“…a hand that was all thumbs.”

“There is something coarse about it. The figures have been modelled with a hand that was all thumbs. (Or so one might think at first).

Mason’s masterpieces are awkward monuments made during the last quarter of this century to a class that was slowly disappearing, with many of its members forced into terminal unemployment. A class which today scarcely exists but which left the world its own word: solidarity. I don’t think Mason thought about this as a project; it was in his blood, or, to put it more finely, it was in what he took for granted and worked from.”

John Berger: ‘The Shape of a Pocket’, 2001

11.01.2020 | St Eustache, Paris

St Eustache 11.01.2020

Raymond Mason: The Departure of Fruit and Vegetables from the Heart of Paris, 28 February 1969

10.01.2020 | Jardin des Tuileries, Paris

10.01.2020 | La Foule, Paris

Raymond Mason: ‘La Foule’, 1963-1967

Anyone know what happened to the Baskerville sculpture?

“What makes Patten’s sculpture so unusual and effective a public work is its address to the significance of Baskerville as a typographer, its identification of the typeface as the focus for public celebration. For what has been more important to the development of social, cultural and political awareness in the modern age that the clarity of good printing and the vernacular translation of great texts? That is the democratic significance of Baskerville’s work, and to recognize that is the quite proper work of this sculpture, in which the scaling up of the type-punches paradoxically reminds us just how small are the ‘twenty-six soldiers of lead’ with which a radical printer once promised ‘to conquer the world’.”
– Mel Gooding: ‘Public – Art – Space’, Merrell Holberton Publishers London, 1998


Launch of International Design Competition: Regeneration of Centenary Square in Birmingham

Architects and designers are being offered the chance to play a key role in the regeneration of one of Birmingham’s largest public spaces, through a competition launched by the Royal Institute of British Architects (RIBA) and the Landscape Institute on behalf of Birmingham City Council.The competition is open to registered architects, landscape architects, urban designers and students of these disciplines worldwide.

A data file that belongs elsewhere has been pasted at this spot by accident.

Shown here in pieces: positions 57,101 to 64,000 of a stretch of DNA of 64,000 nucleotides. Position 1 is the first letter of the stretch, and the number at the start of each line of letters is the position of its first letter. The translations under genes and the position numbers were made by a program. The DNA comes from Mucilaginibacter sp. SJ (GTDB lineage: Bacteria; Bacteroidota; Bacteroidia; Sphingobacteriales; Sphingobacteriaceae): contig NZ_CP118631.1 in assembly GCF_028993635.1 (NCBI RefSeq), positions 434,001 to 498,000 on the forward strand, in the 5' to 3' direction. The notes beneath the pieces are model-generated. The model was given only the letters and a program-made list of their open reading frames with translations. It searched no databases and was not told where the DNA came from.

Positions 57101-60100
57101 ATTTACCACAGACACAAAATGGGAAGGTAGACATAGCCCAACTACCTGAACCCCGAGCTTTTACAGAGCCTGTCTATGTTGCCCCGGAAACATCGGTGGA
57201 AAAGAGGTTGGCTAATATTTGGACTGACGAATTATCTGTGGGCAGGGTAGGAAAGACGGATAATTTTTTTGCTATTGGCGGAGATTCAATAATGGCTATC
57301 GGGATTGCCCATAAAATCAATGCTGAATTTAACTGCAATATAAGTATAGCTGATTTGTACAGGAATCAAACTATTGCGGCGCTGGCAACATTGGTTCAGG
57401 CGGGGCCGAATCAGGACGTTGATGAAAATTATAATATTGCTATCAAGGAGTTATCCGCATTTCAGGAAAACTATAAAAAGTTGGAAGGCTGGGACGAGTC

Councillor Ian Ward, Deputy Leader of Birmingham City Council said: “Centenary Square is one of Birmingham’s most important public spaces and home to some of the city’s landmark buildings, including the Library of Birmingham and the International Convention Centre.“This exciting international competition provides designers and Birmingham City Council with a once in a lifetime opportunity to shape what we hope will become a space accessible to both residents and visitors, promoting the square as a place for people to relax and socialise on a more informal basis in addition to the organised events already held there.“I am looking forward to seeing some truly innovative ideas put forward by designers from around the world.”

Paradise Forum Pin-Up

Paradise Circus, Birmingham (Bryant Priest Newman Architects)
Architects’ Journal & Argent Design Charrette


Industry & Genius: Summer 2012

Industry & Genius is a sculptural tribute to John Baskerville and is probably the world’s only civic monument to a typeface.”

‘Birmingham Perspectives’, Journal of the Birmingham Civic Society, Summer 2012

Builders of the Hall of Memory

Full Text: John_Barnsley_&_Sons_v2

Architects of the Hall of Memory

Full Text:  Architects_Hall_of_Memory


Dear Alice
just a
PC to let you see
were I am to-day it is a
lovely day Dick as
come up here for the
day we are going to
see the Art Gallery
now Dick says we have
done enough shop walking
with love Sally